Everyone in the new series Y: The Last Man is experiencing the worst day of their lives in perpetuity. They’re surrounded by the iconography we’ve come to associate with dystopias: splintered glass. Crashed cars. Rotting animal carcasses punctuating a snow-dappled field. The shock of blood against pedestrian environments. Posters emblazoned with pleas for our sons or the visage of a president the masses believe to be hiding truths. That this imagery glides by rather than pierces is telling given the world this show has been born into. Where Y: The Last Man simmers is in charting what happens in the wake of great collective and personal trauma—in this case, an event in which everyone with a Y chromosome, including nonhuman mammals, dies brutally and bloodily. The fallout sees the remaining people jockeying for power and control. Some find communion amid these horrors. Others cling fiercely to ideologies that can no longer serve them.
The show is an adaptation of the graphic novel series by Brian K. Vaughan and Pia Guerra. Ushered into existence by showrunner Eliza Clark, Y: The Last Man is already besting the source material by pushing its gender and political commentary further in ways that are fascinating if a touch is didactic. At its pinnacle, the series functions on multiple levels—as a gripping thriller, a curious thought experiment blooming with ideas about gender, and a portrait of a family’s healing. It poses increasingly tricksy questions as it tracks the aftermath of this cataclysm and the lives of the only two survivors with a Y chromosome: the somewhat sad-sack, late-20-something escape artist Yorick Brown (Ben Schnetzer) and his beloved monkey, Ampersand.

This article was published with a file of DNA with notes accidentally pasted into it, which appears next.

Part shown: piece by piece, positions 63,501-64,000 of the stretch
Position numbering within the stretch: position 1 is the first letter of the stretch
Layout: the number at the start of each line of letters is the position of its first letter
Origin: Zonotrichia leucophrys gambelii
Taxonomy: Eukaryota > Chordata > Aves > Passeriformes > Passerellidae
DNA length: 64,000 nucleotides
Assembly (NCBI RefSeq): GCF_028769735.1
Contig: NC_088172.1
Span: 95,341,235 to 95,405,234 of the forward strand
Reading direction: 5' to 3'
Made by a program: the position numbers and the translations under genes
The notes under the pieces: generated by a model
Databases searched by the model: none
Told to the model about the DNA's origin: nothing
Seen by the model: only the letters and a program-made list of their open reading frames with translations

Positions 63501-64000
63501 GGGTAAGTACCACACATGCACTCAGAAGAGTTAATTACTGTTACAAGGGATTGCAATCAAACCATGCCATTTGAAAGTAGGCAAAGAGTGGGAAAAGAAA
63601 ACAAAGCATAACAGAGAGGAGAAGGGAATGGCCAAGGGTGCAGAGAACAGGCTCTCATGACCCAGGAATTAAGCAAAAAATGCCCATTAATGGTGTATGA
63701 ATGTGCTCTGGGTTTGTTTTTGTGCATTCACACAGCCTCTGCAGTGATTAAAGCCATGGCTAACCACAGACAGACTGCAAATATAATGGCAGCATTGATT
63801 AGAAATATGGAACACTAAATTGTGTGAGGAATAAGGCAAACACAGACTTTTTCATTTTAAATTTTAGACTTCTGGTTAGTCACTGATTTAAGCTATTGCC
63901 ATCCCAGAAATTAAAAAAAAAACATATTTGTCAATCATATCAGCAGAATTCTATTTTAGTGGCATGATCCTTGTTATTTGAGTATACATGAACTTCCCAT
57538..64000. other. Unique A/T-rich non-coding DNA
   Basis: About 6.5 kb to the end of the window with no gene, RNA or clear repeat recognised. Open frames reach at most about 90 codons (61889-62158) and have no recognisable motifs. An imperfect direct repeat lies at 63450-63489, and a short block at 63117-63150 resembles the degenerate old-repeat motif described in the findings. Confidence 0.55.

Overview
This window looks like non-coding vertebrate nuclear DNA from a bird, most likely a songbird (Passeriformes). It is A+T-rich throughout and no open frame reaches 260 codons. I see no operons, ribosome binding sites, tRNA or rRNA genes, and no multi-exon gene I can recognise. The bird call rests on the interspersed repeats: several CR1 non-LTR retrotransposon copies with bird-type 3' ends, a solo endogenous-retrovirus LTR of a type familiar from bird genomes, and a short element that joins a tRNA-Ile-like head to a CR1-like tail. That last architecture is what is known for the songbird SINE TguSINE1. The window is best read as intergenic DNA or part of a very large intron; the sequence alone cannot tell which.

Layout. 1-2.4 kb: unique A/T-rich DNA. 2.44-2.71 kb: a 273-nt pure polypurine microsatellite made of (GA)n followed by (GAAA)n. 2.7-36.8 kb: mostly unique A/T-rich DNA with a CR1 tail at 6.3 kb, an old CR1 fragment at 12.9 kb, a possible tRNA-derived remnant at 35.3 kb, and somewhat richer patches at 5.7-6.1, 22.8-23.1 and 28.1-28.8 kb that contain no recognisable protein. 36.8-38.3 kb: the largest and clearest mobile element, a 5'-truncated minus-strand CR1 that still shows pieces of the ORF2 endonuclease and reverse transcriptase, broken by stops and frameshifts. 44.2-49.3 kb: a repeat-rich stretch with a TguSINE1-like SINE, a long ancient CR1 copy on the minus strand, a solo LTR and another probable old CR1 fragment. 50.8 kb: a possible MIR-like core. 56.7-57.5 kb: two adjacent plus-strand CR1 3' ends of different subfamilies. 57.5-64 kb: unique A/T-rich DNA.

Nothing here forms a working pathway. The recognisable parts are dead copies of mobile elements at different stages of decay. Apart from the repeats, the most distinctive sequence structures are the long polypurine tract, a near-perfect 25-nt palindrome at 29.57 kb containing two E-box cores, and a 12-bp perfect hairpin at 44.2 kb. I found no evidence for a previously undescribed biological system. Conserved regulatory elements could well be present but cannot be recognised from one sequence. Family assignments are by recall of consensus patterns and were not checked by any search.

Sure, there are the knotted scientific and political questions around how all this death started. But I’m more interested in the series’s other themes. How can we heal in the face of continuous pain? How do women perpetuate the systems of oppression that have led our world to rot? It’s clear the creators of the show are interested in prodding this story in bold directions—but do they have the gumption and intelligence necessary to answer these questions with the fullness they deserve?
Continue reading your story on the app
Continue reading your story in the magazine
Jonathan Franzen Thinks People Can Change
Even if his new book suggests it’s nearly impossible to make it stick.
860 minutes with…Stephanie Grisham
In Kansas with Donald Trump’s former press secretary, who does not believe she will be redeemed.
Bed in a Box
Just how much drama can you pack into a studio apartment?
COVID Diaries: Sarah Jones
The 700,000 Death Toll An atheist stumbles toward a way to grieve.
Nothing Like the Real Thing
Since when does a comedy special also need to be a documentary?
Kumail Nanjiani's Feelings
The actor always wanted his own superhero transformation. Now he’s buff, a Marvel star, and struggling with how much of his new body is his own.
Performance Review: Ben Affleck Plays Himself
Becoming a tabloid star gave the actor his best role ever.
The Murders Down the Hall
393 POWELL STREET WAS A PEACEFUL HOME UNTIL RESIDENTS STARTED DYING IN BRUTAL, MYSTERIOUS WAYS.
The POST-COVID, POST-MANHATTAN PLANS PLANS of the MOST MANHATTAN of RESTAURATEURS
KEITH McNALLY, TO GO
Under Her Skin
Julia Ducournau funneled years of fury, angst, and comedy into her Palme d’Or– winning, genre-smashing film Titane.